Rasmussen A, Bjerre-Christensen U, Almdal TP, Holstein P. Percutaneous flexor tenotomy for preventing

and treating toe ulcers in people with diabetes mellitus.  J Tissue Viability. 2013 Aug;22(3):68-73.

doi: 10.1016/j.jtv.2013.04.001. Epub  2013 Jun 26. PubMed PMID: 23809991.

in a 2013 Dutch study, 38 ulcers were treated with a flexor tenotomy to treat a toe ulcer and followed for an average of 23 months.  35 of the 38 ulcers healed (92%) with a mean time of 22-26 days.  The other 3 had a bone infection at the time the flexor tenotomy was performed and ultimately required amputation.  7 of the 35 re-ulcerated.  

van Netten JJ, Bril A, van Baal JG. The effect of flexor tenotomy on healing and prevention of

neuropathic diabetic foot ulcers on the distal end of the toe. J Foot Ankle Res. 2013;6(1):3.

Published 2013 Jan 24. doi:10.1186/1757-1146-6-3


In a 2010 US study, 58 tenotomies in 48 patients were treated with flexor tenotomies.  98.3% of the ulcers healed in 40-52 days.  12.1% recurred, with a recurrence taking 13.9 months on average.  5% had a post-operative infection.  2 patients with pre-existing bone infection had amputations.  Average follow up was 28 months. 


Kearney TP, Hunt NA, Lavery LA. Safety and effectiveness of flexor tenotomies to heal toe

ulcers in persons with diabetes. Diabetes Res Clin Pract. 2010;89:224–6.

doi: 10.1016/j.diabres.2010.05.025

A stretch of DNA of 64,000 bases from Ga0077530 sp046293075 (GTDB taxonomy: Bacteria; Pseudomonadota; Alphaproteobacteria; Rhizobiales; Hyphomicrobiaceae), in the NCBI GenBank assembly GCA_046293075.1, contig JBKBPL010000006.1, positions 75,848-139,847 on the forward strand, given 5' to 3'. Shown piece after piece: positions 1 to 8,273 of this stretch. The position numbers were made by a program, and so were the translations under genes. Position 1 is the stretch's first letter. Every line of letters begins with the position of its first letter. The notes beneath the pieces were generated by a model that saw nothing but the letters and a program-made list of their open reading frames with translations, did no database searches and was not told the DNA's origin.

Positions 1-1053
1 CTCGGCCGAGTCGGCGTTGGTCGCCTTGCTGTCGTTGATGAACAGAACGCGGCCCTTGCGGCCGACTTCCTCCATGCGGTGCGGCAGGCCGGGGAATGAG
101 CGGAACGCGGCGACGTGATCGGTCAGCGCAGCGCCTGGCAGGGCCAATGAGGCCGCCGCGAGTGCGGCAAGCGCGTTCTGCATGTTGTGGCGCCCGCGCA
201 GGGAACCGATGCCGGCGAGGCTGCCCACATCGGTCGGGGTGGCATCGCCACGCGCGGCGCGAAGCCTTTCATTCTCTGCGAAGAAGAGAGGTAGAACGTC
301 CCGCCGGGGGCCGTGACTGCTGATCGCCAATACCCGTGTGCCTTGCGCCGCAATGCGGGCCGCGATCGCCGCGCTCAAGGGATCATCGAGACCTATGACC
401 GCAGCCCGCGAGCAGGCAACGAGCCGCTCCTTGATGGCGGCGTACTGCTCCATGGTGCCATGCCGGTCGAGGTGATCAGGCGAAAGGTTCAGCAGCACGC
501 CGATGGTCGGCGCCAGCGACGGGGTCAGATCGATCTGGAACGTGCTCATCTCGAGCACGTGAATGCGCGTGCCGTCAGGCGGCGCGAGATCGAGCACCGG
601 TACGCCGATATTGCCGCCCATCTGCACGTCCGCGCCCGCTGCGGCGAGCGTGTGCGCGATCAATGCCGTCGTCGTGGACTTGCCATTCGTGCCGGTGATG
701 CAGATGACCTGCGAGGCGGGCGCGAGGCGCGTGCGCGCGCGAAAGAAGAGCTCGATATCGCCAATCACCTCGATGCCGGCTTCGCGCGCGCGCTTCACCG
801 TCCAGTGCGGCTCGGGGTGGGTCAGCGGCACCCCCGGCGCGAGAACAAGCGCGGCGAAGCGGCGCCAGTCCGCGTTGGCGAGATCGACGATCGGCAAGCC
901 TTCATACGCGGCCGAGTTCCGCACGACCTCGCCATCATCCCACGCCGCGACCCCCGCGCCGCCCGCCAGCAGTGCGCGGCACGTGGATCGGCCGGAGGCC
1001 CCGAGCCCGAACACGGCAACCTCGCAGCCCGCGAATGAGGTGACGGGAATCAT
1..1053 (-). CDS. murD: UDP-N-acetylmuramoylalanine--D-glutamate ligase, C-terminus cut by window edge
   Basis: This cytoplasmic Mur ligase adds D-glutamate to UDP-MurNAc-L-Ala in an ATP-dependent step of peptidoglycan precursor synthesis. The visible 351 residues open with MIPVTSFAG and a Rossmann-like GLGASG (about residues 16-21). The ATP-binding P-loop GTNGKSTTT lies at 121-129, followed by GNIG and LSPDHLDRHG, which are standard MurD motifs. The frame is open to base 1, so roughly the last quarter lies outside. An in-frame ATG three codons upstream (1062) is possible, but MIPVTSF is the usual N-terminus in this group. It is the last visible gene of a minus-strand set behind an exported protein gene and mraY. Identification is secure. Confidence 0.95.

In a 2008 Canadian study of 34 toes in 14 patients, a tenotomy was performed.  All healed in an average of 3 weeks and were followed for an average of 13 months.  There were no major complications and no recurrences.

Tamir E, McLaren AM, Gadgil A, Daniels TR. Outpatient percutaneous flexor tenotomies

for management of diabetic claw toe deformities with ulcers: a preliminary report.

Can J Surg. 2008;51(1):41–44.

In a 2007 US study, 28 ulcers in 18 patients were treated with flexor tenotomies.  All healed.  All lesser toe procedures recurred.  3 of 17 great toe ulcers recurred.  2 of the 3 had a second tenotomy that did not recur.  There were no infections, amputations or other complications. Average follow up was 36 months.


Laborde JM. Neuropathic toe ulcers treated with toe flexor tenotomies.

Foot Ankle Int. 2007;28:1160–4. doi: 10.3113/FAI.2007.1160



In a 2010 Dutch study, 42 toes from 23 patients were treated with a flexor tenotomy.  All ulcers healed in an average of 4 weeks.  The mean follow up was 11 months. There was one recurrence and one complication.


Schepers T, Berendsen HA, Oei IH, Koning J. Functional outcome and patient

satisfaction after flexor tenotomy for plantar ulcers of the toes.

J Foot Ankle Surg. 2010 Mar-Apr;49(2):119-22. doi: 10.1053/j.jfas.2009.12.001.

Epub 2010 Feb 4. PubMed PMID: 20137983.